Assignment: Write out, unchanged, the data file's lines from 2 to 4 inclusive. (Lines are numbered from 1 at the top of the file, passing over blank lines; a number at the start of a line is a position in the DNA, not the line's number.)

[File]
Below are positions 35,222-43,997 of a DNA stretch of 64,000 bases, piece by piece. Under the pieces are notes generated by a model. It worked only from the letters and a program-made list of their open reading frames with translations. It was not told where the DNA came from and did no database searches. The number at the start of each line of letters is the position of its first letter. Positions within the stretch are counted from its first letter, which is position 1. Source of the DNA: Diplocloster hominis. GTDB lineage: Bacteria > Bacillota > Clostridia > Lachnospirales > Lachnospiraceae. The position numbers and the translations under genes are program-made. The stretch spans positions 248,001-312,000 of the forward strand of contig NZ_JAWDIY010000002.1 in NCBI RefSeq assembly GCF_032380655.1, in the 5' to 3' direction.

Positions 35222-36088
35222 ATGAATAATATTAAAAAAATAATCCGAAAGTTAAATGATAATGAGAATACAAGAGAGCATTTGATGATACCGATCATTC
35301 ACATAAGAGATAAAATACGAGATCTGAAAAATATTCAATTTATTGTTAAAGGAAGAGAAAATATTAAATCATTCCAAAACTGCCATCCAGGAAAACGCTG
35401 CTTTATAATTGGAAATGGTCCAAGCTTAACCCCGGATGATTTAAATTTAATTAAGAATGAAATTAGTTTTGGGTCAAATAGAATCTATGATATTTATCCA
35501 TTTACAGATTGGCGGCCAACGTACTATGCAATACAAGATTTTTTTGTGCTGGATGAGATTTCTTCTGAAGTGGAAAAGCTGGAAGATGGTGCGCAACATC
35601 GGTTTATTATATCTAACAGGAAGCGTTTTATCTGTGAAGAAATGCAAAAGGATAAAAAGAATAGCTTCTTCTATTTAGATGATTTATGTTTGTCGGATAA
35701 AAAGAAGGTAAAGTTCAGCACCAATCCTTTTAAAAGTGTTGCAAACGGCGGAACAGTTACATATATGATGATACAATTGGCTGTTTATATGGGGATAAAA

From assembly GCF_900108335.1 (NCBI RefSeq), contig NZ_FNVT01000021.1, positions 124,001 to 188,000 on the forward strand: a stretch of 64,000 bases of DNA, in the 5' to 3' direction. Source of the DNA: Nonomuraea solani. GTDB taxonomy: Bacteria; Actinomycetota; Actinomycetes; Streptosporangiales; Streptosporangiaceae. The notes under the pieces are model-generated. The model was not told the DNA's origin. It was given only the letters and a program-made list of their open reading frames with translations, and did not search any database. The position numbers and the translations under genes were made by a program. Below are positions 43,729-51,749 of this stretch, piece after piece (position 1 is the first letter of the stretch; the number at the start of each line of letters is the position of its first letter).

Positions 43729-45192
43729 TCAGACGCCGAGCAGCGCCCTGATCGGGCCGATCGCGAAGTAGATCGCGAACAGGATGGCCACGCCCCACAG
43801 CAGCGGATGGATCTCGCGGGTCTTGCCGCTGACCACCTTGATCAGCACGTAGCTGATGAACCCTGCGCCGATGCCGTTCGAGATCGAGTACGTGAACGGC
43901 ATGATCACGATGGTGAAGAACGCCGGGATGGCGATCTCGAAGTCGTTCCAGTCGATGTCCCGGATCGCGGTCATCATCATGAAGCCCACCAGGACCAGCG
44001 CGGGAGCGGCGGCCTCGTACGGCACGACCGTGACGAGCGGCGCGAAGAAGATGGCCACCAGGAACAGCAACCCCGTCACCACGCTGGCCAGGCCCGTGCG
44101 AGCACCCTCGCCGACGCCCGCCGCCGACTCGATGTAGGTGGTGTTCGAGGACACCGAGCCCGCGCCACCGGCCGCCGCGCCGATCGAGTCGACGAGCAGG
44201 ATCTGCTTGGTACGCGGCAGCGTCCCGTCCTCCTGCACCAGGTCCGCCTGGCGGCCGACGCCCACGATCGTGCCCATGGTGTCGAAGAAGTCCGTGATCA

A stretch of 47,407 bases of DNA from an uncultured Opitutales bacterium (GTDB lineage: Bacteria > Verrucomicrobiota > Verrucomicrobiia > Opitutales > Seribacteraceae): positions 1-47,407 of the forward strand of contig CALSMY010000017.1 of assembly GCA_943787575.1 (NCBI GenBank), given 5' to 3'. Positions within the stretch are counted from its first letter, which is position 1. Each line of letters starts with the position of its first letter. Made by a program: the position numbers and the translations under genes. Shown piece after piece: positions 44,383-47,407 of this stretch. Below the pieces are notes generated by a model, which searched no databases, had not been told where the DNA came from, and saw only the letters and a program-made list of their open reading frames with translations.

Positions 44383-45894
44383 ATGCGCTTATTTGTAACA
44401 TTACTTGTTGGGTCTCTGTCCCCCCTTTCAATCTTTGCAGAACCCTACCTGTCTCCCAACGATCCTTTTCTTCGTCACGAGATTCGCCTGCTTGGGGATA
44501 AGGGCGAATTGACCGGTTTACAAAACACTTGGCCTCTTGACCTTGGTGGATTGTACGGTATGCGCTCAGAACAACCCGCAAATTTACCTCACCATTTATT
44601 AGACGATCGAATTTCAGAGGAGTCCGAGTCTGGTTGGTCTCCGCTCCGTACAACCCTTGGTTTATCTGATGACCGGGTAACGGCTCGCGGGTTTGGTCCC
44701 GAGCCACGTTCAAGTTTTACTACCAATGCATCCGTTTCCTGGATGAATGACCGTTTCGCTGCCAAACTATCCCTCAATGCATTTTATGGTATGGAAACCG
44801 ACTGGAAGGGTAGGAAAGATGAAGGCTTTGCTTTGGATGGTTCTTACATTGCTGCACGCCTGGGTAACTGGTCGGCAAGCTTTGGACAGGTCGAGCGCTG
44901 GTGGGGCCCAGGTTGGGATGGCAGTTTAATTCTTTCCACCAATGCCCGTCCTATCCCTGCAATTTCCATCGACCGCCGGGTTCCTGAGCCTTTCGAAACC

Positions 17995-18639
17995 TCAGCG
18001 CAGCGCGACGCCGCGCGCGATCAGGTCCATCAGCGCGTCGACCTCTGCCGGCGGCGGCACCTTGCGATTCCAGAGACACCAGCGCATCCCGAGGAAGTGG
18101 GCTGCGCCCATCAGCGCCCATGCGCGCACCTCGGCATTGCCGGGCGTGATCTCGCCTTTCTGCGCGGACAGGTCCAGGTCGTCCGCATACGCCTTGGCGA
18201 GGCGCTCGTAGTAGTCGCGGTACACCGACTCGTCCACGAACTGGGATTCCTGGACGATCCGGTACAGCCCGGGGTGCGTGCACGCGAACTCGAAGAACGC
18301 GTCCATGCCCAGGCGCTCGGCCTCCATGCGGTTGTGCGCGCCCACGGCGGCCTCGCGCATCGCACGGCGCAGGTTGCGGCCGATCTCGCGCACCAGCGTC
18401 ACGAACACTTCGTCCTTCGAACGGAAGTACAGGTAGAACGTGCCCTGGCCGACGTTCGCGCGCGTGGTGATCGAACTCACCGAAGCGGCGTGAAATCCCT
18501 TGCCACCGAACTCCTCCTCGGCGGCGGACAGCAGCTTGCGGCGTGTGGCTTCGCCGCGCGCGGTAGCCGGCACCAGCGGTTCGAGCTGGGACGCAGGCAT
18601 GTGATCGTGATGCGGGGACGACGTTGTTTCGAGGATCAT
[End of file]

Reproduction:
Positions 35222-36088
35222 ATGAATAATATTAAAAAAATAATCCGAAAGTTAAATGATAATGAGAATACAAGAGAGCATTTGATGATACCGATCATTC
35301 ACATAAGAGATAAAATACGAGATCTGAAAAATATTCAATTTATTGTTAAAGGAAGAGAAAATATTAAATCATTCCAAAACTGCCATCCAGGAAAACGCTG